The Politics of Abortion
Public opinion polls should not inform morality. Yet, as we enter into another long and grueling national election cycle, we're already starting to experience just that. Politicians are taking stands on issues that aren't aligned with their true beliefs, but rather they’re taking stands that the polls tell them are palatable to the electorate. Perhaps no issue speaks more clearly to this reality than abortion.
There are two ends of the spectrum; there are those who oppose any form of abortion and there are those who oppose any restrictions to abortion. The "safe harbor" crowd somewhere in the middle either favors exemptions in case of rape, incest, or the life of the mother or a restriction based on the gestational age of the child. The recent release of a series of videos has turned the spotlight on one of America's leading providers of abortion and on the practice of fetal tissue research has caused this issue to be particularly hot this year.
The Church's position is clear and unimpeachable: all life is precious, has dignity, and is valuable. This position applies to the elderly in advanced stages of terminal diseases, to the poor and homeless, to the richest of the rich, to farmers, to urbanites, to blacks, whites, Asians, Hispanics, to criminals, to victims, to business owners, to the unemployed, to the mentally disabled, to the physically disabled, to the mentally insane, to the middle class, to genocidal dictators, to children, infants, and to the unborn. There has not been a single case in history where the Church has declared that any one individual or group of persons have no value.
How do we reconcile the Church's opinion with our own when it comes to abortion? Those of us who oppose abortion of any kind, at any time, do so for two reasons. First, we believe that life begins at conception because logic does not support any other possibility. Second, we believe that the life of the unborn child has intrinsic value and dignity, and that cannot be taken away simply by the means by which conception was achieved.
Let me be clear. I, with the Church, have nothing but compassion and the deepest empathy for mothers who find themselves in terrifying and dire circumstances. I support efforts of crisis pregnancy centers to help these mothers with the material and emotional support that they require. I also know that even in the darkest and most desperate of circumstances, beauty, hope, and joy can emerge.
I’d like to focus on the “palatable” option today, the rape, incest, and life of the mother argument. This is a position, that, in all likelihood, is statistically insignificant. Yet, it's still widely espoused and built on faulty logic. This argument supposes that the life of a child has worth based solely on the circumstances surrounding the conception of the child. Said another way, if a child is conceived in a consensual sexual encounter, then the child is worthy of life. If, however, the child is conceived in a forced sexual encounter, it has no value and can be disposed of. Stated this plainly, the absurdity of the argument is laid bare. Abortion perpetuates the cycle of violence and often leads to a lifetime of guilt for the mother.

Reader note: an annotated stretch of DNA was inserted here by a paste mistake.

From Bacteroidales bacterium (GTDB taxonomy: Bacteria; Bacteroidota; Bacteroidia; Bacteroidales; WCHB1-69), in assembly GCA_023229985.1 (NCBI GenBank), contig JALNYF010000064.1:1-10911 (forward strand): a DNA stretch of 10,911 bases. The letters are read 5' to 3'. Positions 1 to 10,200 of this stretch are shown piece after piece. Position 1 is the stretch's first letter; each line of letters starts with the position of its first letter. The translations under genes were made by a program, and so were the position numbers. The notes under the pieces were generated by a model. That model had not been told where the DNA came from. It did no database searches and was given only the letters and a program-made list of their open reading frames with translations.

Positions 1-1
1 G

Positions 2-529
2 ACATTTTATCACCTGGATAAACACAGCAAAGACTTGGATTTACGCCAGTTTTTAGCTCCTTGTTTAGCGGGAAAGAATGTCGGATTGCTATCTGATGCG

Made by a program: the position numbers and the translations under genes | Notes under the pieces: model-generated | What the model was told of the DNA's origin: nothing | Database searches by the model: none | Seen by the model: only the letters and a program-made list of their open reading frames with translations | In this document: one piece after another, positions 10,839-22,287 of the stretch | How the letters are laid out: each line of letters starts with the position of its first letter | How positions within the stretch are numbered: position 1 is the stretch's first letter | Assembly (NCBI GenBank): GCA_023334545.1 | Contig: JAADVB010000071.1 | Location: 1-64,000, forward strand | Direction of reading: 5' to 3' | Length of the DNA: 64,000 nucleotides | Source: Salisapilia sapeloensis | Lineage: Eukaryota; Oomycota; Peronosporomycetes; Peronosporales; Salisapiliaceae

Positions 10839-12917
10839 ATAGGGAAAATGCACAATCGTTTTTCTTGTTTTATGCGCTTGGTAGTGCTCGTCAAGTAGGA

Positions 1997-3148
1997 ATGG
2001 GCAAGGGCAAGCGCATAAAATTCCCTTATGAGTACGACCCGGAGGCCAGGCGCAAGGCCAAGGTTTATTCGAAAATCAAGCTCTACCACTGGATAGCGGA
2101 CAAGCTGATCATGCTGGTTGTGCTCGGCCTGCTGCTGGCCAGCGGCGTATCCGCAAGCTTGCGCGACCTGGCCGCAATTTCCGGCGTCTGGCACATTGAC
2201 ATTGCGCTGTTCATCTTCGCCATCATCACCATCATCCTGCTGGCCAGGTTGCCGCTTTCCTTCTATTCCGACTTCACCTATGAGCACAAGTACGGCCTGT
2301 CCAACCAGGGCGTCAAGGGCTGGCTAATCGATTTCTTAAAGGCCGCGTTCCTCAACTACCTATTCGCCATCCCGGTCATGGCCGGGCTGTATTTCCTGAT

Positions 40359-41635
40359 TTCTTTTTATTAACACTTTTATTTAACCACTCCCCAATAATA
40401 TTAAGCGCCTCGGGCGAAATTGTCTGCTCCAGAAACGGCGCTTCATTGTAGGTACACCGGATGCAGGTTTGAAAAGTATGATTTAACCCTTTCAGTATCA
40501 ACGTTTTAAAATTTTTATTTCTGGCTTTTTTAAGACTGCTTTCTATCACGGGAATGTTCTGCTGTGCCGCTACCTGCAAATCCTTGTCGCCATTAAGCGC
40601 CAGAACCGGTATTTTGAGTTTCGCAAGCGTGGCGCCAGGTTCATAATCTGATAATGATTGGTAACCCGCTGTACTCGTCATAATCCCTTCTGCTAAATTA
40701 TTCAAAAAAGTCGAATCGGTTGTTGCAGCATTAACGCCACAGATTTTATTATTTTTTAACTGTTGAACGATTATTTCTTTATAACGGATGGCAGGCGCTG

Turning now to the life of the mother exemption. Thankfully modern medicine is able to ensure a relatively low maternal mortality rate in childbirth with medical care teams being able to intervene when either the child's or mother's life is in danger during childbirth. The abortion exception for the life of the mother sets a new low for humanity. The essence of parenting is sacrifice, even to the point of death. This exception turns that noble calling on its head. Allowing for a parent to end their child's life solely to save their own is the epitome of selfishness. It’s the modern day parent taking the last spot on a lifeboat and leaving their child on the sinking ship to die.
This is why the belief that life begins at conception is the only viewpoint that can withstand logical attacks. At conception, an entirely new being, with its own unique set of chromosomes and DNA is created and grows within its mother. Left to the natural course without external interference, within ten months, the child enters the world. There’s no other point in human development that definitively marks the beginning of “personhood.” It’s the only argument that logic supports.
Logic is a major component of philosophy and a life skill that is immensely helpful in critical thinking. While it may be socially or politically convenient to take a position on abortion that either has certain exceptions or no restrictions whatsoever, even a cursory scrutiny of the position by logic causes the argument to disintegrate.
All people have value, and all people have a right to live, regardless of their utility. To say otherwise is, truly, extreme.